Current Judicial Complaints Reviewer Gillian Thompson also backed plans to require judges to declare their interests, during an evidence  session of the Public Petitions Committee held in June 2015.

The cross party supported proposals – debated at the Scottish Parliament on 9 October 2014 – call for the creation of a publicly available register of judicial interests containing information on judges backgrounds, their personal wealth, undeclared earnings, business & family connections inside & outside of the legal profession, offshore investments, hospitality, details on recusals and other information routinely lodged in registers of interest across all walks of public life in the UK and around the world.

Video footage & transcript of Public Petitions Committee debate:

Petition PE1458 Register of judicial interests Scottish Parliament 23rd February 2016

Judiciary (Register of Interests) (PE1458) 23 February 2016

The Convener: PE1458, which was brought by Peter Cherbi, is on a register of interests for members of Scotland’s judiciary.

We have written to the new Lord President, whose position is no different from that of the outgoing Lord President. However, we invited the outgoing Lord President to come to the committee to discuss the petition; does the committee want to extend the same invitation to the new Lord President, so that we can explore the issue? There is still a live debate on the matter, and I would certainly be reluctant to close the petition without having exhausted the discussion and examined the issue—almost to destruction, I think. There are serious questions to ask.

Kenny MacAskill (Edinburgh Eastern) (SNP): There is clearly still debate about the matter. It was the Judicial Complaints Reviewer who initially indicated a change in tack, which was upheld.

Where we can take the matter and whether it should be this committee that pursues it, I am not sure. Lord Carloway, the new Lord President, has made his position quite clear. It seems to me that the question is whether anyone else wants to pick the issue up. We could ask the new Lord President the same questions that we asked of the former Lord President, but given that we have his response in writing, I do not know where that would take us.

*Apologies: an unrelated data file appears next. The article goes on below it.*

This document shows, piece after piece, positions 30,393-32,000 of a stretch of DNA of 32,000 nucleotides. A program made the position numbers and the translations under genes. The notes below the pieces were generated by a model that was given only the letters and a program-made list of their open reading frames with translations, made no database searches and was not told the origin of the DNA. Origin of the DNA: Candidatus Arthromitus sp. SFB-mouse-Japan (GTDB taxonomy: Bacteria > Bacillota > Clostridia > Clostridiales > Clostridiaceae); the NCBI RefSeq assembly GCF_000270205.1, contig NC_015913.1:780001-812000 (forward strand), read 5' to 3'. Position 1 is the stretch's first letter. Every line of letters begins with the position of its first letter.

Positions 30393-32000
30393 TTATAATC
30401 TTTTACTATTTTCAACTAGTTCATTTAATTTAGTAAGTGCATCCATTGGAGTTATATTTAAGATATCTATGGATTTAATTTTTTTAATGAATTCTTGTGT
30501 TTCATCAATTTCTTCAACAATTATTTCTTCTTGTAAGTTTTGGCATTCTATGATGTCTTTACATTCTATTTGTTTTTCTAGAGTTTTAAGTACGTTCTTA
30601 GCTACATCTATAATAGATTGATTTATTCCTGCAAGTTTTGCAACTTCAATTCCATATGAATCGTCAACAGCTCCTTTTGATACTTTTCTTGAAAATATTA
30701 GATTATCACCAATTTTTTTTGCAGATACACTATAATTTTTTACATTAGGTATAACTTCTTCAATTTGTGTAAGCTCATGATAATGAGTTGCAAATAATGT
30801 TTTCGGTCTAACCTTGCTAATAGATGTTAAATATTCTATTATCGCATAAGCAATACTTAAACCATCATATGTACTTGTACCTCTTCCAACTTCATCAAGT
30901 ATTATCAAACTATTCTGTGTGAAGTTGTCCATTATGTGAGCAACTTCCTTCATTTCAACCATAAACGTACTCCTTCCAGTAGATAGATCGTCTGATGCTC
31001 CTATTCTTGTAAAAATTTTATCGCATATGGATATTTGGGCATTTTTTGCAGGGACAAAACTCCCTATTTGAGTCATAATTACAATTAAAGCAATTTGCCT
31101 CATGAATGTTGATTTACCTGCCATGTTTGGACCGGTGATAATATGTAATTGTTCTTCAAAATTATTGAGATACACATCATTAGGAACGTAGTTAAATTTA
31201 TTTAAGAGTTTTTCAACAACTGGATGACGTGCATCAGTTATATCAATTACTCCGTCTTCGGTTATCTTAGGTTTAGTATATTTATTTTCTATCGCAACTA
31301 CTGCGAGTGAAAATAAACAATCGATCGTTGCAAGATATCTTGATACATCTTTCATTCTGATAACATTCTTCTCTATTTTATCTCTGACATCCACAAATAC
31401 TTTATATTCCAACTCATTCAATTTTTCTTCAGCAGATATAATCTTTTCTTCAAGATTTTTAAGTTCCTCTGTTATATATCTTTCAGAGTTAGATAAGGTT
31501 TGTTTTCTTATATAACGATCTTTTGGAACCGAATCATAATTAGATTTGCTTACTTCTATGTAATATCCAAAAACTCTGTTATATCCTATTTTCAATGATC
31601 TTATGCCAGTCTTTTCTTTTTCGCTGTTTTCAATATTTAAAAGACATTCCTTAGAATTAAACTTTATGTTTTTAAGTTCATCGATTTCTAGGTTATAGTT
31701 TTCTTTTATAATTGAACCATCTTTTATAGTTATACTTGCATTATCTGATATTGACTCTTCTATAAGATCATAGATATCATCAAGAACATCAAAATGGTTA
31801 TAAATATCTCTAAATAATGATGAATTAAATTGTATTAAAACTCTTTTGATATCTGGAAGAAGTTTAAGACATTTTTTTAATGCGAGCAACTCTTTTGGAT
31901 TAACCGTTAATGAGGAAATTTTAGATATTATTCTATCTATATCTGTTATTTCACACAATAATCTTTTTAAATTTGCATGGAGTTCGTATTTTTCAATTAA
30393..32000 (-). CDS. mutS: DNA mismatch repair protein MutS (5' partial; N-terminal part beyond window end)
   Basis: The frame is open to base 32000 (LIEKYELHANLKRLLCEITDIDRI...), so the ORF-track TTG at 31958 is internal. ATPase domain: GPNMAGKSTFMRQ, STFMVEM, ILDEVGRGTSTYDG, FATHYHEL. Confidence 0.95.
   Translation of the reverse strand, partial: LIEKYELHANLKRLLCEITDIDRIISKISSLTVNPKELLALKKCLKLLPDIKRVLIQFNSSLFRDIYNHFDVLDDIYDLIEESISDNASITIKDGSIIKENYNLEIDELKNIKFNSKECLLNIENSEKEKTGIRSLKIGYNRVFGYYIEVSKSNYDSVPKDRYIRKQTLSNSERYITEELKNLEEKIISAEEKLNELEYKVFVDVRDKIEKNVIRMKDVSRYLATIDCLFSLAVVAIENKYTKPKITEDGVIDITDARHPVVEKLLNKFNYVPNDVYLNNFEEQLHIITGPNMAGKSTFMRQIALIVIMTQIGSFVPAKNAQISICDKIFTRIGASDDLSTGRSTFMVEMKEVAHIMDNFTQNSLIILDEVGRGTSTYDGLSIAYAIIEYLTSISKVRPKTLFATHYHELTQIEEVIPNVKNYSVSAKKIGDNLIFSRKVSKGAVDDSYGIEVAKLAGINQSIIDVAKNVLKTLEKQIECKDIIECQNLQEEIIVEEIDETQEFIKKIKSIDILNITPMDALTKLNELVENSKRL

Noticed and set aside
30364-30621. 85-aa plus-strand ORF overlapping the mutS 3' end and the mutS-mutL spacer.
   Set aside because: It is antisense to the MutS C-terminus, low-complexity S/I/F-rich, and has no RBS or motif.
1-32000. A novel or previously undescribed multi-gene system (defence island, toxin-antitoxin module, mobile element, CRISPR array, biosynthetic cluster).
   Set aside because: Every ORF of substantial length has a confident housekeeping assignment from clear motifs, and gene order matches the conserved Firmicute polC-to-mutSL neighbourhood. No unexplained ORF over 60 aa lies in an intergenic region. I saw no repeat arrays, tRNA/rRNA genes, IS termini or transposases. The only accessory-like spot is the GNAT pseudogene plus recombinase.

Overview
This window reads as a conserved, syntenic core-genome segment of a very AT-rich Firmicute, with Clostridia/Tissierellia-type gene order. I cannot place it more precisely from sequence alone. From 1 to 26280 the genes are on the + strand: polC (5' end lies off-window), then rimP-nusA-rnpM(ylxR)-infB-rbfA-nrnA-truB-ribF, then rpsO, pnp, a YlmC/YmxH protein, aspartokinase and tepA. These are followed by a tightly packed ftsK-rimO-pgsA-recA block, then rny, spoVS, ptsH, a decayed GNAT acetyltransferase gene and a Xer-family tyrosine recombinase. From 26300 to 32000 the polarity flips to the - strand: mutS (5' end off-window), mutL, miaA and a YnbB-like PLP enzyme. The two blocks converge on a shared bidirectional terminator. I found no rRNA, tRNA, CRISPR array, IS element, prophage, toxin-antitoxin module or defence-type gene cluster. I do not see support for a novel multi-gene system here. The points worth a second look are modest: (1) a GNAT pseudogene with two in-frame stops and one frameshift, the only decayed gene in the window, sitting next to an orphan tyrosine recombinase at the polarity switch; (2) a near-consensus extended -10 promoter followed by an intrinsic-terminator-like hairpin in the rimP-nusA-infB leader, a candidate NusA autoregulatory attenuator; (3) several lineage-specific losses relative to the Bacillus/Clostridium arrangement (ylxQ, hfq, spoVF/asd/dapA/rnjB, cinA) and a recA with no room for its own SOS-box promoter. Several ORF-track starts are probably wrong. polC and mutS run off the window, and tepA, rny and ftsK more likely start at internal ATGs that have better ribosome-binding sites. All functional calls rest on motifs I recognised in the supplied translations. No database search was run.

The question is whether the Justice Committee or the Scottish Government wants to pursue the issue. My recollection is that it is about six months since we heard from the minister but there was no indication of any change in perspective.

The Convener: There are still issues to be debated and it would be useful to get the new Lord President’s views on the record. The question is whether we, as an out-going committee, extend that invitation or put it in our legacy paper so that the new committee can pick it up and run with it.

Kenny MacAskill: I would be inclined to leave it in the legacy paper on the basis that we have had a reasonably full letter from Lord Carloway. If we were to squeeze him in within the next fortnight, I am sceptical as to what we could get from him that we have not already had in writing.

John Wilson: The petitioner has suggested that the committee write to Professor Alan Paterson of the University of Strathclyde, who has apparently done some independent academic research on the subject. It might be as well writing to the Lord President and asking him to consider whether he would appear before the committee. That might also be something for the legacy paper. We should also suggest that the committee invites Professor Alan Paterson to give some independent academic scrutiny of what has been requested in the petition.

I spent half an hour this morning trying to get the updated register of interests of judicial members of the Scottish Courts and Tribunals Service. I am assured that it is on the site somewhere, but although I tried for half an hour this morning, it was impossible to find. The latest register of interests that I have comes from last year and so is not up-to-date enough to include Lord Carloway. I know that he registered no interests when he was Lord Justice Clerk.

We have been told that there are safeguards in place, but it would be useful to know how the general public get the information that they are looking for. If it is difficult to get the Scottish Courts and Tribunals Service judicial service register, it raises other questions about where we are going and whether we are making it more difficult for people to find out judicial interests.

The former Judicial Complaints Reviewer, Moi Ali, has recently written to The Scotsman, urging the establishment of a register—just as she did when she gave evidence. The current Judicial Complaints Reviewer has also said that it would be helpful to have a register of judicial interests.